LDaCA Newsletter Quarter 2 2024

LDaCA Newsletter — Quarter 2 2024
LDaCA logo with text Language Data Commons of Australia on a colourful background with black to green shading

LDaCA Newsletter — Quarter 2 2024


Welcome to the second issue for 2024 of this newsletter about the activities of the Language Data Commons of Australia (LDaCA) and the Australian Text Analytics Platform (ATAP). This quarter, we highlight the LDaCA draft project plan and co-design workshop report published by the Australian Research Data Commons (ARDC), and report back from several exciting events, including the ARDC’s Computational Skills Summer School 2024 and a tech team visit to Batchelor Institute of Indigenous Tertiary Education. If you have any questions or feedback, please email us at ldaca@uq.edu.au or message us on our LinkedIn page.


New content on website

We have added two new pieces of content to our website:

  • a case study about data management in language technology, based on projects at tech company Appen.

  • a blog post about why the Australian National Corpus is not a single collection within LDaCA.

LDaCA draft project plan

On 14 March, the ARDC released draft project plans for the next phase of the HASS and Indigenous Research Data Commons (HASS&I RDC), including a plan for the LDaCA project. They were seeking feedback from the public on project activities planned for the next four years. Feedback closed on 22 March, and once this feedback has been reviewed and incorporated, final project plans will be released in the coming months. Meanwhile, the draft plans are still available to view online.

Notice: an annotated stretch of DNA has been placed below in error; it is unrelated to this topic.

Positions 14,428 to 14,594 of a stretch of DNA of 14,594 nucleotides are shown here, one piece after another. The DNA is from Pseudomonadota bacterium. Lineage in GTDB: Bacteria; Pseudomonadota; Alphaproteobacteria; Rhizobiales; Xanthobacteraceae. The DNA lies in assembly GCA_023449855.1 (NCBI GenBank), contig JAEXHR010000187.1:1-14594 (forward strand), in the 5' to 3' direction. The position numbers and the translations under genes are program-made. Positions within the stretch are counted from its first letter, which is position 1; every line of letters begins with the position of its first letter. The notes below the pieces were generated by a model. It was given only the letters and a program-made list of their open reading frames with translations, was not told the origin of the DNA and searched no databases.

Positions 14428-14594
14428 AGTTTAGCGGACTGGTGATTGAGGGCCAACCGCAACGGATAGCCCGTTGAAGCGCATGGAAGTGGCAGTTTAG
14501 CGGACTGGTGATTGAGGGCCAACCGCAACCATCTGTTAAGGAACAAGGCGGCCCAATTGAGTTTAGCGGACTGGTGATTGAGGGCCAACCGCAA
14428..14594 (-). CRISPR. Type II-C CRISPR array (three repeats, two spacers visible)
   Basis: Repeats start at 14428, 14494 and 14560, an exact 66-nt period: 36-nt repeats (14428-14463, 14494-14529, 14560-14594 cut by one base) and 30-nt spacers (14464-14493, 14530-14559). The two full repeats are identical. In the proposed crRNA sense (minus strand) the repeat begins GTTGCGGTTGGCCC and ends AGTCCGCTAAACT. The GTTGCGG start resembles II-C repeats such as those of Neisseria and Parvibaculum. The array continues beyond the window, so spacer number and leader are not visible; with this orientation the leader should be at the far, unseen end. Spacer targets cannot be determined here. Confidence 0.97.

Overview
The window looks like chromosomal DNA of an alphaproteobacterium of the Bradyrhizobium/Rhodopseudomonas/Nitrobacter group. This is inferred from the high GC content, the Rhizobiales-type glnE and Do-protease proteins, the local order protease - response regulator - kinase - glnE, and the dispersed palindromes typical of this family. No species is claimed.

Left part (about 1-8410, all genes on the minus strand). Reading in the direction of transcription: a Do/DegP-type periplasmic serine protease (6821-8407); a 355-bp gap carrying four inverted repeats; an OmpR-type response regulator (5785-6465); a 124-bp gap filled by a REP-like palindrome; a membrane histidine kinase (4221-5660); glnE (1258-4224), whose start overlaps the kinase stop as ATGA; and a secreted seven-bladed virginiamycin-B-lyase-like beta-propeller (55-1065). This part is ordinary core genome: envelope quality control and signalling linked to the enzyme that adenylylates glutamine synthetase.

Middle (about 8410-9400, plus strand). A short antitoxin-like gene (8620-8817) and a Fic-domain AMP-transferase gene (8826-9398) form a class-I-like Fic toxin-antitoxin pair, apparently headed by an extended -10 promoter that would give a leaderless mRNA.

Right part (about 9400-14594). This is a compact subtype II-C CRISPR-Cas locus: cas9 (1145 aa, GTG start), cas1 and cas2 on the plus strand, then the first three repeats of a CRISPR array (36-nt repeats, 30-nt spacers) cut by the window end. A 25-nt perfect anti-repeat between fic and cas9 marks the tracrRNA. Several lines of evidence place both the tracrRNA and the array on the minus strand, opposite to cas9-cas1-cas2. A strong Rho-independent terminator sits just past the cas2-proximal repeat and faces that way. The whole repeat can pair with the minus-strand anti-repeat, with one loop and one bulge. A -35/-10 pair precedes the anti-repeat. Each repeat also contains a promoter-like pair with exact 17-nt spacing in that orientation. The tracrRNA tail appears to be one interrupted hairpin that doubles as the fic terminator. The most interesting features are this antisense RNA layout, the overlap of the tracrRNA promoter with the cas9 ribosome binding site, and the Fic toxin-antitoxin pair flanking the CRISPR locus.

Co-designing a digital future for Indigenous language materials

Robert McLellan and his team are seeking Indigenous language champions who are working with language materials for a research project called “Co-designing a digital future for Indigenous language materials”. We plan to run a series of Zoom and face-to-face interviews to find out what works well and what doesn’t work when finding, accessing and using Indigenous language materials.

We know that there are challenges involved with accessing and using language materials stored in various locations. We want to contribute to making that data more findable and usable so that it can support and enhance the language work currently being undertaken. So, we are seeking input to help build language platforms, spaces and tools that suit Indigenous language workers and communities.

If you are interested or would like to know more, please take a minute to get in touch through our Contact Form. All interviewees will receive a gift voucher worth $70 as a thank you for their time.

Graduate Digital Research Fellowship program

The Graduate Digital Research Fellowship (GDRF) program ran very successfully in 2023. We are hoping to build on this success, with three fellows from The University of Queensland (UQ) participating in the 2024 program: